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Category: News (page 1 of 2)

Lisa is a finalist for Lawyer of the Year

Our Lisa Quinn O’Flaherty has been shortlisted as a finalist in the Lawyer of the Year category of the Lincoln Early Career Awards 2019. We wish her every success at the award ceremony in October.

Innovate Legal: Dublin

Solicitor, Lisa Quinn O’Flaherty has been invited to take part in a panel discussion on innovation in the legal profession and the business of law, at the Innovate Legal: Dublin event, which will take place at Huckletree, Pearse Street on Tuesday 17th September at 18.00pm. This is one of a series of information events for legal professionals organised by Clio, and the first to take place in Ireland. Lisa will be discussing, together with other legal innovators, what Fitzsimons Redmond does to ensure that we are on top of legal trends and what we do differently to ensure a high standard of client service.

The event is free and open to the public. Tickets may be booked via eventbrite:

https://innovate-legal-dublin.eventbrite.com/?aff=Lisa

Student Accommodation and Residential Tenancies Legislation

 

The recent changes to the Residential Tenancies Acts 2004- 2019 mean that those with a lease or licence for student accommodation are now protected to some extent by the residential tenancies legislation. Many term-time tenancies were previously considered as licences and fell outside the legislation.

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Update on Irish Naturalisation

 

 

This is an important update on submitting applications for Irish citizenship by naturalisation. In the recent appeal of a refusal of Irish citizenship by Roderick Jones, it was argued that the Minister ought not to have refused the application where the applicant had spent 100 days abroad in the year leading up to his application, as there were valid reasons for Mr Jones’ absence from the state and it did not suggest that he was no longer continuously resident. The High Court however made a surprising decision, by applying a literal interpretation of the word continuous in the legislation.  It was held that any absence whatsoever from the state during the year prior to application would make the applicant ineligible for naturalisation.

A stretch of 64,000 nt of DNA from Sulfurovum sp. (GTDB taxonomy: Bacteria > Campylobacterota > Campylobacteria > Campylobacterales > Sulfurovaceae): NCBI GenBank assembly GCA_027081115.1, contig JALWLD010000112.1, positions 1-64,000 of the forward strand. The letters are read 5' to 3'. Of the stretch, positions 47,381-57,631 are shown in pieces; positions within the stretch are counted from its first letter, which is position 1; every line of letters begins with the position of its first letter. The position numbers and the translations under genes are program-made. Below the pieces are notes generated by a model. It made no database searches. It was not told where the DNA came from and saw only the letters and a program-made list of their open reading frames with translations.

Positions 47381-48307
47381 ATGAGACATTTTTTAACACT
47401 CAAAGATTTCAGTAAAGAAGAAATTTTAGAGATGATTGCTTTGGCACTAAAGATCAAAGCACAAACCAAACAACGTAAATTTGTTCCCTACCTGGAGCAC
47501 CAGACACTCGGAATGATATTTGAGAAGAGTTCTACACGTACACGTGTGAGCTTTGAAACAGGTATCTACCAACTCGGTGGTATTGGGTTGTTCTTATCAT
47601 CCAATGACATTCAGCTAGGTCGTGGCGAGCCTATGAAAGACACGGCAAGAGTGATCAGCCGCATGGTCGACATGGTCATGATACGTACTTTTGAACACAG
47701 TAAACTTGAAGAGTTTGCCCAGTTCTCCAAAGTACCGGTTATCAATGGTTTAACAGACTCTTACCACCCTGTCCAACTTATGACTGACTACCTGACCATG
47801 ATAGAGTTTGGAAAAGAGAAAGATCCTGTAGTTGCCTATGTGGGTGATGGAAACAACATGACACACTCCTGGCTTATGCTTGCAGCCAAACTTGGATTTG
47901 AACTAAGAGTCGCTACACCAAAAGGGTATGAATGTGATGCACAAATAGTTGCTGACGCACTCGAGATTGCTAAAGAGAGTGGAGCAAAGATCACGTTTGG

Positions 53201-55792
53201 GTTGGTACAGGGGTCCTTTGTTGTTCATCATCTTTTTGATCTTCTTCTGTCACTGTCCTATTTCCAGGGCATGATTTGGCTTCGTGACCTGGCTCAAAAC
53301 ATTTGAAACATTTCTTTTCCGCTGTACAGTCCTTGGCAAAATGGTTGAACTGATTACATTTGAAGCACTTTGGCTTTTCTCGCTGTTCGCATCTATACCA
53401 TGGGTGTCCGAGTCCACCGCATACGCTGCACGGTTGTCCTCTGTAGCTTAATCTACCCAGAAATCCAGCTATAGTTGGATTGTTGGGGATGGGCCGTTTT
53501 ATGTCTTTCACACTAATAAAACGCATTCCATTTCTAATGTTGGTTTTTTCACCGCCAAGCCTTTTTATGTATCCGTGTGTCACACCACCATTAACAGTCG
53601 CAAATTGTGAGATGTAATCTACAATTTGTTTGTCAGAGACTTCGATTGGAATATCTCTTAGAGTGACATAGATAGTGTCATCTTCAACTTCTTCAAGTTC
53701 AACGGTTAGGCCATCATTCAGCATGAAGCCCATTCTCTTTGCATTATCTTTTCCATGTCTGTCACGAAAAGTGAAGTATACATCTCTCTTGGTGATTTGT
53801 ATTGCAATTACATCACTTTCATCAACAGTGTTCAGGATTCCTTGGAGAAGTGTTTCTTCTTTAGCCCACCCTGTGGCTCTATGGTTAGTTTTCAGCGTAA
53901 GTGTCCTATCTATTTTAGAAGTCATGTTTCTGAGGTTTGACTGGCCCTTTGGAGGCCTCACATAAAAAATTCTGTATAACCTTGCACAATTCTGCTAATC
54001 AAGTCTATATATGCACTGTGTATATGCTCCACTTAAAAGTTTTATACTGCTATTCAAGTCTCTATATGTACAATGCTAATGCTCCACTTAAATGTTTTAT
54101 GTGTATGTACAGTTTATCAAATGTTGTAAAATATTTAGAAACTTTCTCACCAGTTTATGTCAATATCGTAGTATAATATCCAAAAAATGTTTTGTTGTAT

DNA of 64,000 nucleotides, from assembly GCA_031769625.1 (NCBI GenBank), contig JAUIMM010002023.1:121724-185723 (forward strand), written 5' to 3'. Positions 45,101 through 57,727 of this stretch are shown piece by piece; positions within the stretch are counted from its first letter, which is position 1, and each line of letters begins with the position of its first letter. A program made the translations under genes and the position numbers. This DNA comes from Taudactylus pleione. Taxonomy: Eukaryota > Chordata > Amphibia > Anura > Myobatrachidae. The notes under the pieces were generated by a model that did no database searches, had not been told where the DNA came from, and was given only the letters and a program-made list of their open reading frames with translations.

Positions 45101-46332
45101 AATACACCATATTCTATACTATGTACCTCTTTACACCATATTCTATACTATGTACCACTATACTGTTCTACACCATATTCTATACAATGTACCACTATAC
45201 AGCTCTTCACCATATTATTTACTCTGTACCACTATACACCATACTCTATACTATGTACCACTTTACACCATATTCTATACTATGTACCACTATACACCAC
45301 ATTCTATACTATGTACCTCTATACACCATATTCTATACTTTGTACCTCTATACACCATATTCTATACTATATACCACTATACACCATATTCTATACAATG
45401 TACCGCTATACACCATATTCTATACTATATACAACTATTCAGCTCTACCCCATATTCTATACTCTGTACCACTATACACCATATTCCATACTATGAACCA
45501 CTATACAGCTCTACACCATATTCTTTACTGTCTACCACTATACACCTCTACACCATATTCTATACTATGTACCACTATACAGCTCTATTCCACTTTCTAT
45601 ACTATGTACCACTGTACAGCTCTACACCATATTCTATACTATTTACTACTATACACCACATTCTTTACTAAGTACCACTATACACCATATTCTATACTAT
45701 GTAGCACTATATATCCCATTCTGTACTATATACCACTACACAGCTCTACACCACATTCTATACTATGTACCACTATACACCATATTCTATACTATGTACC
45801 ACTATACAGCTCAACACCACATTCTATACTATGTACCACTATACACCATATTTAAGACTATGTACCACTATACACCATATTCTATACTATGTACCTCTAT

Prior to this decision, the Minister had followed a six-week rule, allowing for absences amounting to a total of six weeks, and finding that such absences do not amount to the loss of continuous residence. The Court has held that the Minister has been acting outside the power given to him by the legislation by allowing up to six weeks of absence, and that the legislation provides for no allowable time outside the state in the year preceding the application.

This leaves a lot of people in a difficult situation; those who have planned their application in reliance on the ‘six week rule’ and those who have applications in process. It was expressed by the Judge that the legislature might step in to ease what appears a heavy burden, especially to those required to travel for work. In the meantime, it appears we have a a limbo situation.

We now understand that the Jones case has been appealed, and is listed for hearing on October 8th in the Court of Appeal.

The above is intended for information purposes only, and is not intended to be relied upon as legal advice. Please contact us on 01 – 676 3257 for advice specific to your needs. We, at Fitzsimons Redmond, are happy to discuss with you any questions and concerns you might have in relation to your naturalisation application.